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DIY: Snakeskin-look Nails

DIY: Snakeskin-look Nails

Nail treatments with patterns and texture are all the rage right now, but this new manicure technique may be taking the obsession with animal print and extreme nail treatments a tad too far.  Read on and decide for yourself if this new technique is revolting or the ultimate in recycling;

The real deal

Monterey, California nail tech and Bio Sculpture educator Terri Silacci had a light bulb moment when her son brought home a piece of snakeskin his science class was studying.  She began work to develop a strange and slithery new trend–using real snakeskin in a gel manicure.  A snake’s skins are shed naturally through the snake’s molting process 4-8 times a year as it loosens its outer layer of skin to accommodate growth and then passes between rough places to catch the loose outer layer and slough it off.  The skin that is left behind is sterilized and prepared into sheets that can be handled for this unusual manicure process.

A gel base is applied to the nail the same as it is for a regular gel nail service and then cured with UV light (which we know has been linked to higher instances of skin cancer on the hands of women who regularly get their nails done).  The sheets of snakeskin are then hand trimmed to fit the nail surface, dipped in clear gel before being applied to the prepared nail surface, and applied like wallpaper.  The process takes about 2 1/2 – 3 hours, and using real snake skin will cost you a whopping $300.

That’s right.  $300 to have the discarded outer membrane of a reptile glued to your hands.  What is this world coming to!?!?

The faux version via

If the thought of dishing out mucho moola to have snakeskin glued to your nails makes your blood run cold, there are of course other less creepy ways/more vegan ways to achieve this look.  There are faux versions of the treatment available at nail salons from coast to coast, but if you’d rather hang onto your dollars for a plane ticket to go visit the Amazon, you can get this look at home by following the easy instructions below.


See Also

  • Nail file/Buffer
  • Base color polish
  • Polish in contrasting color for scales
  • Piece of fine tulle, tight knit fishnet, or lace  (size is not particularly important, you can use on large strip or cut one up into smaller pieces for each individual nail.  Just make sure to use a piece that will be big enough for you to grab with your opposite hand to pull off!)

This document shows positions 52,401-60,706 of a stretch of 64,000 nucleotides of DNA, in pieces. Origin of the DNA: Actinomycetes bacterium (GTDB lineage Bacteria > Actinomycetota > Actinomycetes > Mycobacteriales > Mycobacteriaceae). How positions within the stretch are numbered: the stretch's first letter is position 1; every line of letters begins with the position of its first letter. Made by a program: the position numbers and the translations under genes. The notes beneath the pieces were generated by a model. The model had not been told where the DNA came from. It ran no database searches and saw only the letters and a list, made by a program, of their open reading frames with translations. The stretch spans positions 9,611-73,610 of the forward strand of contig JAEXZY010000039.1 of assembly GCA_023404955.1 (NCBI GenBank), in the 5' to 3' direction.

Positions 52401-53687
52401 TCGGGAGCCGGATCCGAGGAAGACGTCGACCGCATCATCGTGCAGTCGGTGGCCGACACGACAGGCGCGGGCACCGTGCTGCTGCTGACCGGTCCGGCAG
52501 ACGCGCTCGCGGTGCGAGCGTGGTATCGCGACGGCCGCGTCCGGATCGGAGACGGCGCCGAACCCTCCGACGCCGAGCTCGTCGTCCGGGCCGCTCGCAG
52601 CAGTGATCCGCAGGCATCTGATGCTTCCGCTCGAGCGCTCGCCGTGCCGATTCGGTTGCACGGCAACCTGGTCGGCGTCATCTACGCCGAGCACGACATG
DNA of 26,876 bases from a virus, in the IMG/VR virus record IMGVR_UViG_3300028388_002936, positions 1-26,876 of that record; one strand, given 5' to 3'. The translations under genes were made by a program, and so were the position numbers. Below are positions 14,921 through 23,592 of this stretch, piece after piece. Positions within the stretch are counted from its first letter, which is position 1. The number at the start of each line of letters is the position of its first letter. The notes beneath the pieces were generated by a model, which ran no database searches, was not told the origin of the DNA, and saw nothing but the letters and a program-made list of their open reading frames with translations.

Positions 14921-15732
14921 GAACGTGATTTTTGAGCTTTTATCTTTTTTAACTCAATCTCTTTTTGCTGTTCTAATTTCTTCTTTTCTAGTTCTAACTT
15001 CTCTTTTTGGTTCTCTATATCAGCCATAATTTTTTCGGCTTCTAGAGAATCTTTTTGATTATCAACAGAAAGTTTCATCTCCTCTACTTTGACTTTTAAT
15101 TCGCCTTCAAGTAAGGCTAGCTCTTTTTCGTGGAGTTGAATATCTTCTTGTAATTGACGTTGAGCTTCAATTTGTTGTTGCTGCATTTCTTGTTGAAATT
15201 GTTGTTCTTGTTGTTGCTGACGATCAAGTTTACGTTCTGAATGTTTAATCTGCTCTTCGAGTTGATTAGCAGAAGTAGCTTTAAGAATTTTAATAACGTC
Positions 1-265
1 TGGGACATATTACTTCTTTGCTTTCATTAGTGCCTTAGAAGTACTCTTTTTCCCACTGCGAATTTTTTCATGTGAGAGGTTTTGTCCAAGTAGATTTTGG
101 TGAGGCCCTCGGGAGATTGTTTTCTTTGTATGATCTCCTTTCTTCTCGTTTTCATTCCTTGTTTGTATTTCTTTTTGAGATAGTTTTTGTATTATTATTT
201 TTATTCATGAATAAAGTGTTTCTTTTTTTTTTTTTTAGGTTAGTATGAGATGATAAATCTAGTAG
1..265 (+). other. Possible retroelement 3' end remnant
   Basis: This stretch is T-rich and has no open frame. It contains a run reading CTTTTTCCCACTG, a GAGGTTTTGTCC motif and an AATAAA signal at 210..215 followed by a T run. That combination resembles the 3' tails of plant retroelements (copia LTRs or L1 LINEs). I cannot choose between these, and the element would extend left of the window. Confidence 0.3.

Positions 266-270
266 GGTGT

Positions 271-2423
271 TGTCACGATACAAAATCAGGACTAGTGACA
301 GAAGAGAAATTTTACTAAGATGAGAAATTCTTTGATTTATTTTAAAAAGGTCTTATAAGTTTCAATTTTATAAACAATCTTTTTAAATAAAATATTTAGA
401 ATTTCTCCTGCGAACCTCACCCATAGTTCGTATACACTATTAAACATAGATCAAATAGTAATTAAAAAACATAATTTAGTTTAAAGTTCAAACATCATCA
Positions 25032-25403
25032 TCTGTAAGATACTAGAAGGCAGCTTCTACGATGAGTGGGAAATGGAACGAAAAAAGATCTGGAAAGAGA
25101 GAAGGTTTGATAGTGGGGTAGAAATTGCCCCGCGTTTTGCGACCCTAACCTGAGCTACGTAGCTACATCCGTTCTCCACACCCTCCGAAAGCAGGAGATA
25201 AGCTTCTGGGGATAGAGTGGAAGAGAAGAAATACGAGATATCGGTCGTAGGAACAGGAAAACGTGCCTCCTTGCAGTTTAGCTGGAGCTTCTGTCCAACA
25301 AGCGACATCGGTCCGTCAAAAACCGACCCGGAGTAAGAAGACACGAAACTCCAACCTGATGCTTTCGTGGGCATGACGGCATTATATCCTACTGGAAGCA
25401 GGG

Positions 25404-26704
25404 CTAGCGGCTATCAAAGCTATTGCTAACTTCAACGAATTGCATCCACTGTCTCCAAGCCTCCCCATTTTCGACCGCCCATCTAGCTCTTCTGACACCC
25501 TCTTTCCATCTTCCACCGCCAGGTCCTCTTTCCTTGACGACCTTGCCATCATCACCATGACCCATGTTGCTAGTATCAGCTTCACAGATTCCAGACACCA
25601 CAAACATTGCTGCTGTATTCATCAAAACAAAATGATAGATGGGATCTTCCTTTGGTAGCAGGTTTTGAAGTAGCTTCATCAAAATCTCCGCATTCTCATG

• Topcoat
  • *Optional: make up sponge

1.) Soak, trim, file, and push back cuticles as needed.  To achieve a cool nail look that lasts, start off with nails that are clean, dry, and smooth.
2.) Apply basecoat if needed to protect nails from being stained by polish.  (Some polishes do not require a basecoat, depending on what brand you use.)
3.) Apply base color.  Snakeskin prints look great on an incredibly broad range of base colors like silver, bronze, copper, dark maroon, metallic blue, yellow, orange, jade green–let your imagination be your guide!  Allow to dry thoroughly.
4.) Next, take the tulle/fishnet/or lace and stretch it over the surface of your fully dried nail.  Take your contrasting nail color and apply it with the brush over the fabric, allowing the color to seep into the gaps in the weave.  *Alternately, you can spill out some of the contrast color onto a piece of paper or cardboard and apply in gentle tapping motions with a make up sponge.
5.) Allow contrast color to dry on nail surface with the fabric until the layer of polish feel sticky/almost dry to the touch.
6.) Remove fabric and repeat with a fresh bit of fabric on the next nail!  Finish with Topcoat when dry if you’d like, skip it if you want to keep the texture prominent.

Voilá!  Snake skin nail art without the animal skin or the steep price tag!

C. Eden Di Bianco is a hair and make up artist in New York who is creating conscious beauty, one individual at a time.  You can visit her site or book her for her incredible all-natural services via her site: